|Climbing Alongside The Flying Master
East Buttress of Middle Cathedral Rock (IV, 5.10a, 11 pitches)
November 1st 2001
Its 8:30 and as planned, Karl Baba arrives in Camp 4 in order to climb with me today. We head to Middle Cathedral Rock, a huge formation on the opposite side of the valley from El Capitan. The climb we planned to do, Central Pillar of Frenzy, is a beautiful line up the north face of the mountain. Karl warned me that it would be chilly and that maybe we should change our plans and go somewhere else. "Nah I think it will not be that bad Lets just go see how it feels."
The approach is short and straightforward and we soon are at the base of the route. And sure enough, its cold. As if it wasnt enough, it rained a few days before and the crack doesnt seem all dry. "Oh. Huh Im sorry Karl "
"Why dont we go climb the East Buttress instead? It even gets sun in the morning." is his friendly reply.
The East Buttress of Middle Cathedral is on my tick list but were supposed to wake up early tomorrow in order to tackle that classic 11 pitch route. Its already 8:50 and days are very short in November. Do we really have time, or should we wait until tomorrow? I really dont know; Ive never attempted such a big route.
"I think we can do it Marc. And its almost full moon, so no worries if we go down in the dark!"
Hell Why not? So off we go and 15 minutes later we are at the base of one of the Fifty Crowded Climbs, probably one of the best climbs in North America. It looks great, and there is nobody on the route!
We sort gear, rack up and prepare what well carry on the climb. A few minutes later Karl is ready, having done about five times more tasks than me. He gives me a few advices and instructions, and off he goes.
This is the very moment he started flying. He stopped only hours later once at the top of the route. The start is low fifth class and he seems to be hiking it, and he links the second pitch without slowing down. A few seconds later hes at the belay and ready to bring me up. Hum I guess it was all easy and straightforward climbing
Wrong. There is a very tricky move up an overhang that makes me pause for a while. My right foot almost slips but Im able to stick the move and continue my ascent. Minutes later Im at the belay, happy to be climbing what appears to be bomber, perfect granite all the way to the top.
I just reached the belay when Karl launches up, planning to link the next two pitches. This is dream climbing for me: fast and smooth changes at the belays followed by fast, smooth climbing up stellar pitches. Protections are few and far between and Karl never seems to be making any effort to progress upwards. Actually, he looks like hes taking a walk in the park!
Soon comes my turn to climb what turn out to be 200 feet of perfect easy to moderate liebacking. The rock is warm and we enjoy magnificent views of El Capitan and the Cathedral Spires. We made pretty good time on the first four pitches, but now comes the 5.10a crux, the Fifty Crowded Variation which bypasses the original 5.10c crux. I rarely ever succeeded climbing 5.10 clean, much less on-sighting it. I look absent-mindedly at Karl as he once again levitates up the rock, wondering how Ill be able to climb the next few feet without losing 60 minutes and 1000 calories while doing so.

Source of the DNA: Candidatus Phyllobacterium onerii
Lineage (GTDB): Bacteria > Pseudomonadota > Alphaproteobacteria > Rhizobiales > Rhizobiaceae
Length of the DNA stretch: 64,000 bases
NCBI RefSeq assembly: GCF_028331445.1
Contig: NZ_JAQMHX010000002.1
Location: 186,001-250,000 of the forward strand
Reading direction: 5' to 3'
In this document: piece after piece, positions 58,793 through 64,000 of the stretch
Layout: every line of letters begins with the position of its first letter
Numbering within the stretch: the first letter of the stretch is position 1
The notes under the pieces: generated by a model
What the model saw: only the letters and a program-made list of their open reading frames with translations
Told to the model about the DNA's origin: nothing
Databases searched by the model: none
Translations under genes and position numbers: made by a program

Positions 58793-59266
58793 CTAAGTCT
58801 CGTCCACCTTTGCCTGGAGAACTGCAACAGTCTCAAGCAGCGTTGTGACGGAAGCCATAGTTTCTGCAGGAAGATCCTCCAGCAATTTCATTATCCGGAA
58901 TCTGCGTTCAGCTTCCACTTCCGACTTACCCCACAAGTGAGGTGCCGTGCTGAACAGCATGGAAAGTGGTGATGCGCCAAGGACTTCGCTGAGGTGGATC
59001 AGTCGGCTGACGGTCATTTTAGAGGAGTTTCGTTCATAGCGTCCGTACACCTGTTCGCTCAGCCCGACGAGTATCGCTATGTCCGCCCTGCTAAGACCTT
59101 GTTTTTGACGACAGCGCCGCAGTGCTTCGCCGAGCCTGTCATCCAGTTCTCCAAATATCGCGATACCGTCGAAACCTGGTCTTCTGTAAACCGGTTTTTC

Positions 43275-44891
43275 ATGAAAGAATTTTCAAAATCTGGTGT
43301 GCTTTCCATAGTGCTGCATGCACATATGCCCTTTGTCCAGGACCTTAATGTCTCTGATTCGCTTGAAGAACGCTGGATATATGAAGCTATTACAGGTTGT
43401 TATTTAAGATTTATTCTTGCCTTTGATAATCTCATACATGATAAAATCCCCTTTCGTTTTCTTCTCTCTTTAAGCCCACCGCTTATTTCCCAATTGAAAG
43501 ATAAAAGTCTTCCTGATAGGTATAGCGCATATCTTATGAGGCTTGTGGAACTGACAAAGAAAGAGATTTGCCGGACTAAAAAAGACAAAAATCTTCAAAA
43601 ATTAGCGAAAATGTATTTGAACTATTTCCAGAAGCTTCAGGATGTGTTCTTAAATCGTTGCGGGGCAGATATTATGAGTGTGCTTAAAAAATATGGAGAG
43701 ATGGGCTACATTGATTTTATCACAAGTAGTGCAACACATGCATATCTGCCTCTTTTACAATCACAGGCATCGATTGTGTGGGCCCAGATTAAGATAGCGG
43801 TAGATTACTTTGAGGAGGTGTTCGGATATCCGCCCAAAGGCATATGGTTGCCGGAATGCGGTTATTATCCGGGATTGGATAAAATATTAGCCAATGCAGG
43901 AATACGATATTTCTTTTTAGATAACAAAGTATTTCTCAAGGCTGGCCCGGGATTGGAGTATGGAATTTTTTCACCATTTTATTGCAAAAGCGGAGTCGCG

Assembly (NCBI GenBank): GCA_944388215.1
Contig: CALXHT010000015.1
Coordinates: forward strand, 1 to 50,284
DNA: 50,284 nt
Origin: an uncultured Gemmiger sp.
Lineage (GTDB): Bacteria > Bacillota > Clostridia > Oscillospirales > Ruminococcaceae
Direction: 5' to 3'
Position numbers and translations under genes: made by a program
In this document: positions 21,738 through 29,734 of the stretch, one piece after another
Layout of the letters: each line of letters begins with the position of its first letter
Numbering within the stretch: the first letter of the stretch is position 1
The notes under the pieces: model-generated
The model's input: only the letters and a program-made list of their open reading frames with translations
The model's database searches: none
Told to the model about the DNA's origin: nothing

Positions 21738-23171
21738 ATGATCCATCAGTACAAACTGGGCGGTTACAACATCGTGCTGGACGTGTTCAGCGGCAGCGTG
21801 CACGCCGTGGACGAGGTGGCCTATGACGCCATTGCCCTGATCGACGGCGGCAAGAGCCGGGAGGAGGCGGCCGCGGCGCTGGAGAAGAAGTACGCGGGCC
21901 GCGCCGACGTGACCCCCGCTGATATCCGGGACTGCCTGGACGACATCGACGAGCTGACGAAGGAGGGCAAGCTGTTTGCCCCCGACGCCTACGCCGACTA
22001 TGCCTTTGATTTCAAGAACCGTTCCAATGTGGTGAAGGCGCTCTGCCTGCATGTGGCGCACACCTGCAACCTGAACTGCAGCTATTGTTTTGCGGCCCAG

"Ok its now my turn. Lets see I have to go up there and then traverse to the right. Damn the next hold is wayyyyy to the right. Stretch, stretch, stretch. Whoa! Got it! Transfer weight slowwwly. Now up and then back left. Huh!? How can I reach a hold so high above me? Foot, dont slip. No. Smear, smear! Stick baby. Phew. Done."
I can then continue up the nice face using good edges for my hands and feet. Note: Ten days later, Im still wondering how Karl, who is roughly 2 or 3 feet smaller than me (well, anybody is roughly 2-3 feet smaller than me), did the crux with so little trouble without using some levitation tricks
We climb the next three pitches in two very long ones, following more beautiful cracks, corners and grooves. They are so long that even with the 60m rope I have to take Karl off-belay when he reaches the end of the rope, climb up a few feet and hug the rock hoping he will have enough rope to reach the belay ledge. He later offers me to lead a 5.6 pitch. "Do you really think well have enough daylight if I lose some time on it?" "Sure" is his answer, so I cant decline the offer. Some easy climbing leads to a 5.6 layback with polished feet. I look for any less committing variation without much success, so after a few minutes of uncertainty I have no choice but to give it a go. All goes pretty well and I am soon cruising up to the belay.
The next pitch follows a perfect crack offering great 5.8 jamming 1000 feet off the ground. Talk about a great location to practice hand jams! We eat a bit and relax on the belay ledge before continuing up the last rope-length. It offers still more jamming followed by easier climbing, and soon we are on top, about 4 hours after leaving the ground.
The exposed but easy Kat Walk brings us to Cathedral Chimney, our descent route. A few rappels and some talus hiking allow us to regain the base of our route where we pack our gear before heading down to the car. We reach it at 2:35, almost 6 hours after leaving it. Not too bad for a first Grade IV!
"Why dont we try Serenity Crack tomorrow?" asks Karl before leaving. "You'll have to suffer a bit". Thats what we did, and I sure did suffer But thats another story
November 12th, 2001
|Marc Traversing on the East Buttress|
|Marc Low on the Route|
|Marc high on the route|
|Marc Managing Ropes on the Descent|
|Marc Rapping in Cathedral Chimney|
|Karl leading 5.7 face. Higher Spire in Background|